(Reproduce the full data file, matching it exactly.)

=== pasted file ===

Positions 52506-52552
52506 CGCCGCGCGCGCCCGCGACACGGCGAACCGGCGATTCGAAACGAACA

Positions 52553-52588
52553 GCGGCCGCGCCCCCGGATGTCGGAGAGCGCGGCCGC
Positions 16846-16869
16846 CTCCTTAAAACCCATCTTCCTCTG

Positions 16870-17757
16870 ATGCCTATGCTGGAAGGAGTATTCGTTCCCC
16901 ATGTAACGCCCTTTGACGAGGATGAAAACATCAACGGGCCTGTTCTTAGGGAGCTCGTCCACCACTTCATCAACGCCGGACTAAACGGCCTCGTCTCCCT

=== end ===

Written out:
Positions 52506-52552
52506 CGCCGCGCGCGCCCGCGACACGGCGAACCGGCGATTCGAAACGAACA

Positions 52553-52588
52553 GCGGCCGCGCCCCCGGATGTCGGAGAGCGCGGCCGC
Positions 16846-16869
16846 CTCCTTAAAACCCATCTTCCTCTG

Positions 16870-17757
16870 ATGCCTATGCTGGAAGGAGTATTCGTTCCCC
16901 ATGTAACGCCCTTTGACGAGGATGAAAACATCAACGGGCCTGTTCTTAGGGAGCTCGTCCACCACTTCATCAACGCCGGACTAAACGGCCTCGTCTCCCT